Disrupted industries, a changing workforce, the advent of AI, global competition. Today's businesses and organizations are faced with a host of challenges and opportunities. It's up to the leaders to guide us through obstacles and setbacks to success.
But what does it take to be a leader? How can you help your organization achieve its goals? How can you inspire your team to get to where they need to go? If you need to know what traits to aspire to, we've got you covered.
InformationWeek reached out to some top leadership experts to find out. These experts, who will be sharing their wisdom during the Interop ITX Leadership Summit and Leadership Track April 30 to May 4, offered perspective and advice in answer to several questions that we asked. Here is what they said.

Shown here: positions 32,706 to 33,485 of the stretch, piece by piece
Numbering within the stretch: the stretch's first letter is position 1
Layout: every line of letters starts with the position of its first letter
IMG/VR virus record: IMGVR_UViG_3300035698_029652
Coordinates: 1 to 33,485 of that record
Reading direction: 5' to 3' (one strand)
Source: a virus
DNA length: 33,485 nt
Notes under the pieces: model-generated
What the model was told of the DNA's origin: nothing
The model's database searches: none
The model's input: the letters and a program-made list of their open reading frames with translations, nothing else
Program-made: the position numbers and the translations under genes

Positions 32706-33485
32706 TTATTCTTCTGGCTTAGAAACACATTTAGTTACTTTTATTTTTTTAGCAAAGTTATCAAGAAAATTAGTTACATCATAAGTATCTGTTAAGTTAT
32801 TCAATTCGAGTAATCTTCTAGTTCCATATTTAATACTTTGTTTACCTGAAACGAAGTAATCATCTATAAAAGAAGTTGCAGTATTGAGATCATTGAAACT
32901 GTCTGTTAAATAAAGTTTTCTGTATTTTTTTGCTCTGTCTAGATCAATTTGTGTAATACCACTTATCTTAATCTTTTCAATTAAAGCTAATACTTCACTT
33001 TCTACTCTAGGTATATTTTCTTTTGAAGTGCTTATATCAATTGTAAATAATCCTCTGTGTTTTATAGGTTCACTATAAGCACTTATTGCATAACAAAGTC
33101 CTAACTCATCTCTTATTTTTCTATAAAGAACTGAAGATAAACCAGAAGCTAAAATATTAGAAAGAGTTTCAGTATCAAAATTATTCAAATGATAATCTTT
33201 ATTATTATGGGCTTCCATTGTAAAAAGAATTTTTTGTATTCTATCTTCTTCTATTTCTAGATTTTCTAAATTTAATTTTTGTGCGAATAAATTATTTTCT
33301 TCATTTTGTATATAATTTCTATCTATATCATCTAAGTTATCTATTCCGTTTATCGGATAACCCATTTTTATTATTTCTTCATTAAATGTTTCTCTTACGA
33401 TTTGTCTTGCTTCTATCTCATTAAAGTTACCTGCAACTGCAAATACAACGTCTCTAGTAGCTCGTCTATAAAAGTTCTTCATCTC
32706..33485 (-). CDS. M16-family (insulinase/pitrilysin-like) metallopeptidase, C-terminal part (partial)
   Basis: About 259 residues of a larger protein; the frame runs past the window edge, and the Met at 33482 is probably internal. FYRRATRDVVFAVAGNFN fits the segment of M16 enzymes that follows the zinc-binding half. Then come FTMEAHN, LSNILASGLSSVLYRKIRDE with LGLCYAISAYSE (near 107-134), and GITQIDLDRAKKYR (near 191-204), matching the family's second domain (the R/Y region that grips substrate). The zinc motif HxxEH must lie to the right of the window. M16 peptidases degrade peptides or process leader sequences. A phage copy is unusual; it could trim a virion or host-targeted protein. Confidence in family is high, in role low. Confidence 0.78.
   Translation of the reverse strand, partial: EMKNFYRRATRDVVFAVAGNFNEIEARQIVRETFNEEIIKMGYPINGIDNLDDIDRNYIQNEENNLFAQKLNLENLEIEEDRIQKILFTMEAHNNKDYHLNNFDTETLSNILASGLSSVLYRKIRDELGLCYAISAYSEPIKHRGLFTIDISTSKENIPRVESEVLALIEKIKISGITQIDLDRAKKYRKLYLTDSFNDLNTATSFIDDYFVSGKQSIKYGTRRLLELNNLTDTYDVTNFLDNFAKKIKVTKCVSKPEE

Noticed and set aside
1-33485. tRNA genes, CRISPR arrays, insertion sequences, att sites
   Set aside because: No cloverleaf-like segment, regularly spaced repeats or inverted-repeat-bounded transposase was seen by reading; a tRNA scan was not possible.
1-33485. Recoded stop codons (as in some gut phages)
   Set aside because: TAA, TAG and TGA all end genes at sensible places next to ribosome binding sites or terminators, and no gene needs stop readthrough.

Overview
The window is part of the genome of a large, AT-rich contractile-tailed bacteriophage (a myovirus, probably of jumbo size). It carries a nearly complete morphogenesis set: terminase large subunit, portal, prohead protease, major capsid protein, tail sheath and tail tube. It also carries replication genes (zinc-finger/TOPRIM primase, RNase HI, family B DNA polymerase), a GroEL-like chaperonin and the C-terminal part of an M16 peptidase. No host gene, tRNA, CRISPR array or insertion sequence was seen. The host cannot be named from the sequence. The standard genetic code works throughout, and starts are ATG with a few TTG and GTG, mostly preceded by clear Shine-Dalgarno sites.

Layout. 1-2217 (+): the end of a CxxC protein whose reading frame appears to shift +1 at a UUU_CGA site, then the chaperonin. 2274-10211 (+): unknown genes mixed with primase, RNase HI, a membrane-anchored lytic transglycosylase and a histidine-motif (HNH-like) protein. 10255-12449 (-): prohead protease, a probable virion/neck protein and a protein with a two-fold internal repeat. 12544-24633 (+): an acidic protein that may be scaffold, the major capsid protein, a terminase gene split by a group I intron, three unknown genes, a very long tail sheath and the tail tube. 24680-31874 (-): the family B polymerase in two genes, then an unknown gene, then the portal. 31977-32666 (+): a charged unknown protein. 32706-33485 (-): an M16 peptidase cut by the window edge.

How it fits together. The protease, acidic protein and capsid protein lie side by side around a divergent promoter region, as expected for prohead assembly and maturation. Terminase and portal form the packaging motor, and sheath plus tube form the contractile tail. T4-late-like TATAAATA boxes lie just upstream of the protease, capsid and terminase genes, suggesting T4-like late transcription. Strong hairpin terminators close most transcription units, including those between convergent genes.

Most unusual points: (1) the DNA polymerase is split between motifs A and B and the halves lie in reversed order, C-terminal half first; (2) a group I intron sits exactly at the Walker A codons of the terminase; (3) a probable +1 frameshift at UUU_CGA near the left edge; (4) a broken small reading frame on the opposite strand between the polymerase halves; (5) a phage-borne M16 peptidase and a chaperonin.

Top Leadership Skills
Liteskip Consulting Group Managing Director Katy Tynan, who is the Interop ITX Leadership track lead, said that empathy is one of the most critical skills for leaders to have, and one that some new leaders fail at because they think they need to be completely objective and turn off their emotions.
"But leadership comes from an emotional connection with people," she said. "You need to understand what drives them, what they hope for out of work and life. Empathy is the key skill that underlies emotional intelligence, and it's one of the most important ways that a leader can connect with their team, stakeholders, colleagues, and others."